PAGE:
DOC [Black Identities West Indian Immigrant Dreams and American Realities Russell Sage Foundation Books ku klux klan] Author Mary C. Waters


  • Paperback
  • 432
  • Black Identities West Indian Immigrant Dreams and American Realities Russell Sage Foundation Books
  • Mary C. Waters
  • English
  • 01 May 2018
  • 9780674007246

5 thoughts on “Black Identities West Indian Immigrant Dreams and American Realities Russell Sage Foundation Books

  1. says:

    An essential book for thinking about the complexities of black immigrant experience one whose ideas I turn to often Waters debunks a lot of popular myths including model minority myths offered by Sowell and sometimes subscribed to by West Indian immigrants themselves Some of Waters' observations have held up bet

  2. says:

    Mary C Waters a white Brooklynite turned Harvard professor returns to her old neighborhood to do a study of West Indian immigrants and their assimilation into American society She interviews West Indian workers of all classes and occupations as well as their black and white co workers She also interviews West i

  3. says:

    Solid heartfelt sociological study with a clear and largely valid seeming argument Unfortunately a bit dated at this point One wonders about the methodology but if one wondered about the methodology all the time there would

  4. says:

    well written and interesting interview based study of racism and identity in New York among West Indian black American and white po

  5. says:

    Good book A little long and in some places repetitive but otherwise an interesting look at race relations and immigration in America

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Mary C. Waters  6 Read

Black Identities West Indian Immigrant Dreams and American Realities Russell Sage Foundation Books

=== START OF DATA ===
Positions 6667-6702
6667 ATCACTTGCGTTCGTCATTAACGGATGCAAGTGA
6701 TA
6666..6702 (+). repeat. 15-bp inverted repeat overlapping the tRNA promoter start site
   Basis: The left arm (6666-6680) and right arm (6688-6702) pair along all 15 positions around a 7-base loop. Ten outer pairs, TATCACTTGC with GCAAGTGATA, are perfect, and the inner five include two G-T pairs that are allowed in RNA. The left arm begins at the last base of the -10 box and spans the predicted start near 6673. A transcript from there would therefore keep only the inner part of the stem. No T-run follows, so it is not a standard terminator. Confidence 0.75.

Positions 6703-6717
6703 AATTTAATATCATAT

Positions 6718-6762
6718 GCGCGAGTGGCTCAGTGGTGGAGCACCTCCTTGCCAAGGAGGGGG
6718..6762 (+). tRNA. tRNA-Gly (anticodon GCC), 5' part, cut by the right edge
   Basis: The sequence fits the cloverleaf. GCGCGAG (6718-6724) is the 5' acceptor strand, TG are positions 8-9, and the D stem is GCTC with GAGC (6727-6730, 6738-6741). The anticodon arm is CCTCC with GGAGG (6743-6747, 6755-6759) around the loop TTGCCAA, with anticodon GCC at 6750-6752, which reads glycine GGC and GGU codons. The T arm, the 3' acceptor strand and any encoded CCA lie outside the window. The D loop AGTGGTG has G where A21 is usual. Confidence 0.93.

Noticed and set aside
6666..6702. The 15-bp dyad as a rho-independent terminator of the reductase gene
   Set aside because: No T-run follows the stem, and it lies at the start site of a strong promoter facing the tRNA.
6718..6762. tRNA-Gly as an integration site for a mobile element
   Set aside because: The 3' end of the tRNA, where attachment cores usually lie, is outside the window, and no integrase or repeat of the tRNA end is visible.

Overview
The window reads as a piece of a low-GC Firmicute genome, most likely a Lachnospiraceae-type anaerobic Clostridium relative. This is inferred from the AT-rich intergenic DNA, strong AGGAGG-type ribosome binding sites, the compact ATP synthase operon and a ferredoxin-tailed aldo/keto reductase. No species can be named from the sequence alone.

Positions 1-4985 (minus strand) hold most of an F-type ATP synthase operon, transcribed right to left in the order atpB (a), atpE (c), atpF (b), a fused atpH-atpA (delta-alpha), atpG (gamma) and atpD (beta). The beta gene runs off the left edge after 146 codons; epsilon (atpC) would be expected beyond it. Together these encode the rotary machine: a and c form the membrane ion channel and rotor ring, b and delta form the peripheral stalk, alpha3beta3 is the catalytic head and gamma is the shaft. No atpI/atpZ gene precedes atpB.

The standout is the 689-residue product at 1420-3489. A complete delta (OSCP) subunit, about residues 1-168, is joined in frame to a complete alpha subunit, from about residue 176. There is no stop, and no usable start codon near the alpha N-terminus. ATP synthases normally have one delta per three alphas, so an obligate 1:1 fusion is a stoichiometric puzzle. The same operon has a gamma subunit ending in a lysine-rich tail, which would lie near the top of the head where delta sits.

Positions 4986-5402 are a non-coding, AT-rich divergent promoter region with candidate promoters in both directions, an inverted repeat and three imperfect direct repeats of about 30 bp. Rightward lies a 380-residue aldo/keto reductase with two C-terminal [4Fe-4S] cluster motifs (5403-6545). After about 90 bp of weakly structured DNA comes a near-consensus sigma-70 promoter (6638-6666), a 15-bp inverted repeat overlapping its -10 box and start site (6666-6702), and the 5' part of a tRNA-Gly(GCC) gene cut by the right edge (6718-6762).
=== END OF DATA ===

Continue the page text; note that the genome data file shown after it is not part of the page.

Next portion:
To measure successUltimately the values that gained these first generation immigrants initial success a willingness to work hard a lack of attention to racism a desire for education an incentive to save are undermined by the realities of life in the United States In many families the hard won relative success of the parents is followed by the downward slide of their children Contrary to long held beliefs Waters finds those who resist Americanization are most likely to succeed economically especially in the second generatio. Solid heartfelt sociological study with a clear and largely valid seeming argument Unfortunately a bit dated at this point One wonders about the methodology but if one wondered about the methodology all the time there would be no social science whatsoever At times completely heartbreaking Surely the only scholarly work of sociology ever to make me cry Electing Judges undermined by the realities of life in the United States In many families the hard won relative success of the parents is followed by the downward slide of their children Contrary to long held beliefs Waters finds those who resist Americanization are most likely to succeed economically especially in the second generatio. Solid heartfelt sociological study with a clear and largely valid seeming argument Unfortunately a bit dated at this point One wonders about the methodology but if one wondered about the methodology all the time there would be no social science whatsoever At times completely heartbreaking Surely the only scholarly work of sociology ever to make me cry